- The Washington Times - Sunday, February 23, 2014

Russian President Vladimir Putin received a couple of blunt warnings from U.S. policymakers Sunday over his involvement in the protest-wracked Ukraine.

National Security Adviser Susan Rice warned that it would be a “grave mistake” for Russia to send troops to break up the protests that forced out Ukrainian President Viktor Yanukovich over the weekend.

“That would be a grave mistake,” she said in an interview on NBC’s “Meet the Press.” “It’s not in the interest of the Ukraine, or of Russia, or of Europe, or of the United States to see the country split. It’s in nobody’s interest to see violence return and the situation escalate.”

Meanwhile, Sen. John McCain, Arizona Republican, said that the protests should make Mr. Putin “a little bit nervous.”

“And by the way, if I was Vladimir Putin today at the end of the Olympics, I’d be a little nervous, because the people of Russia have watched this transpire, and they’re tired of the crony capitalism and kleptocracy that governs Russia today,” said Mr. McCain on “Fox News Sunday.” “If I were him, I’d be a little bit nervous.”

Mr. McCain said the protests were spurred by Ukrainians who want a Western-style democracy, and insisted that splitting the Ukraine along its Eastern and Western divide was not the answer.

He advised U.S. policymakers to “speak out, to make the message clear to Vladimir Putin that a partition of the country would not be acceptable. The Ukrainian people should determine their own future.”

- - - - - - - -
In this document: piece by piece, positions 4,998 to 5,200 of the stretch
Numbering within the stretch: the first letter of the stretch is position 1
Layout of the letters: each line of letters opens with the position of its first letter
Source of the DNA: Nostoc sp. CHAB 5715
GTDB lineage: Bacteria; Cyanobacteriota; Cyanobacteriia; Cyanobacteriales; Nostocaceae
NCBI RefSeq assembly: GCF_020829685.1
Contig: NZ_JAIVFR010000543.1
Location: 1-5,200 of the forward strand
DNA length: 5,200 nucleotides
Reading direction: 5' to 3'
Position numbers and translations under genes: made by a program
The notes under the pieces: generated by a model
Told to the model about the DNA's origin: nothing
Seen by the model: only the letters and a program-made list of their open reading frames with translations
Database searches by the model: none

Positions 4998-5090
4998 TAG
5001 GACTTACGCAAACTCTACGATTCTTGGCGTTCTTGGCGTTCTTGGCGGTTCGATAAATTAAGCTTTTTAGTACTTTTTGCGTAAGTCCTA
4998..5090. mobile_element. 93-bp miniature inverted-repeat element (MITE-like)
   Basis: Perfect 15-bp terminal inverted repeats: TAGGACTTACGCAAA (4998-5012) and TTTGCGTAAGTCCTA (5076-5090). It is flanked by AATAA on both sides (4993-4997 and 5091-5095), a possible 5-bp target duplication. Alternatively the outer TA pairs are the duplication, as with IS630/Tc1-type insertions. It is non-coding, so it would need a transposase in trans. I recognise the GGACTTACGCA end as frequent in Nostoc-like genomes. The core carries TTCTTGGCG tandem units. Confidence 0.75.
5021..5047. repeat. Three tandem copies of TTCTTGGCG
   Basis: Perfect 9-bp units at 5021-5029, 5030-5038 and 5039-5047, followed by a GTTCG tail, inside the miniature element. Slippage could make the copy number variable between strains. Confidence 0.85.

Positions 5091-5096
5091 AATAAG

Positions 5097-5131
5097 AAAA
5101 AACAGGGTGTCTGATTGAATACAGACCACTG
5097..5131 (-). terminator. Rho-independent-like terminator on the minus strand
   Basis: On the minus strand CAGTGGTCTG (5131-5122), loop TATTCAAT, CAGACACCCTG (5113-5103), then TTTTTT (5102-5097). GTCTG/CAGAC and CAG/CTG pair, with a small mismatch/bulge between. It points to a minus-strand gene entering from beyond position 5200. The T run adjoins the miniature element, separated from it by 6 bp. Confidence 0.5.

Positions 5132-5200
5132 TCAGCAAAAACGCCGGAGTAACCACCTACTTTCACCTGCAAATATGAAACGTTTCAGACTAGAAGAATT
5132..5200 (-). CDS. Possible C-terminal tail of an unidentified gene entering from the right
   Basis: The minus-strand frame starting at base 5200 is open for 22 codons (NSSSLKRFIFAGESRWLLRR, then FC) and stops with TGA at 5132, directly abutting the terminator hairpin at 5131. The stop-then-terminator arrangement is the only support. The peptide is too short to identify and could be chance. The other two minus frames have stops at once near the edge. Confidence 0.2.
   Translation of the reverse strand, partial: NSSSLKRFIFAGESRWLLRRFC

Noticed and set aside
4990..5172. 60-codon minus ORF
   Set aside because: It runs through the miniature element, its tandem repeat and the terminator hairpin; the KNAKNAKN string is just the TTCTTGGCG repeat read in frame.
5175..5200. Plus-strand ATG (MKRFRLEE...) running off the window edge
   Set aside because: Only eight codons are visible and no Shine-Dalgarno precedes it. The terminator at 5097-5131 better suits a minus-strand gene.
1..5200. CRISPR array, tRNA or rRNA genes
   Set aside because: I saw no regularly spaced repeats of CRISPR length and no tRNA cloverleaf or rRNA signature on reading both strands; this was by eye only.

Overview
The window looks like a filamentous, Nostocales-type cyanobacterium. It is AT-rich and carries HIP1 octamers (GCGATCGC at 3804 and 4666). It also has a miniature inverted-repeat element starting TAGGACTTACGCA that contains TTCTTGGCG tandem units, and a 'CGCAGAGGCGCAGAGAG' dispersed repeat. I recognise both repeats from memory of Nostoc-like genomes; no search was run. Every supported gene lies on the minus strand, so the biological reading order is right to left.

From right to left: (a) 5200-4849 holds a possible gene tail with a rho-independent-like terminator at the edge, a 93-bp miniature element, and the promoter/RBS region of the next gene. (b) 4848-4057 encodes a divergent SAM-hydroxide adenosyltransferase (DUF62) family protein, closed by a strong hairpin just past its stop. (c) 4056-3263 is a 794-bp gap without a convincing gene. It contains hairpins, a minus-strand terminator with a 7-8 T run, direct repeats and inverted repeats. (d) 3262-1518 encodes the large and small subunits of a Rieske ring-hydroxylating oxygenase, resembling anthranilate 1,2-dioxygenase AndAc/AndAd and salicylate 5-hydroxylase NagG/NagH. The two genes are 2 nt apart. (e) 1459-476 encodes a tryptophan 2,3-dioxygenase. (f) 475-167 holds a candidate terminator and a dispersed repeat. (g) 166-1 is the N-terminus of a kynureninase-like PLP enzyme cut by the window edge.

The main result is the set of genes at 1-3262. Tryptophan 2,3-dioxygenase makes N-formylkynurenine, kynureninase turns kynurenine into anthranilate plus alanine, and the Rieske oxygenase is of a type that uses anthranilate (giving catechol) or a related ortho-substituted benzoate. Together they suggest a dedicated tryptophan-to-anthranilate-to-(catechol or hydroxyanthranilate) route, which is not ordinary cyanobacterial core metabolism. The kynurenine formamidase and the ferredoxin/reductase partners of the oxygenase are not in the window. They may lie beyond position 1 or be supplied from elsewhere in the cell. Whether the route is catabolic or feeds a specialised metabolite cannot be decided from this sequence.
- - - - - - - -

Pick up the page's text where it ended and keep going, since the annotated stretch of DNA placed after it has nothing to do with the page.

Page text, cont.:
“They want to be Western — that’s what this whole hundreds of thousands in the square was all about,” said Mr. McCain. “They don’t want to be Eastern.”

Despite the tough talk, Ms. Rice said the Obama administration has no interest in returning to the Cold War construct, calling it a “pretty dated perspective,” and stressed that the United States “is on the side of the Ukrainian people.”

“[T]he Ukrainian people have indicated from the outset three months ago when this began, that President Yanukovich at the time, his decision to turn away from Europe was not the choice of the Ukrainian people,” Ms. Rice said. “The Ukrainian people expressed themselves peacefully, they were met with violence, and that did not end well for Yanukovich.”

Mr. Putin has pushed to keep the Ukraine in his sphere of influence, but Mrs. Rice said the Ukrainian government could pursue a Western-style democracy while maintaining its connection to Russia.

“There is not an inherent contradiction between a Ukraine that has longstanding historic and cultural ties to Russia and a modern Ukraine that wants to integrate more closely with Europe,” Ms. Rice said. “This need not be mutually exclusive.”

• Valerie Richardson can be reached at vrichardson@washingtontimes.com.

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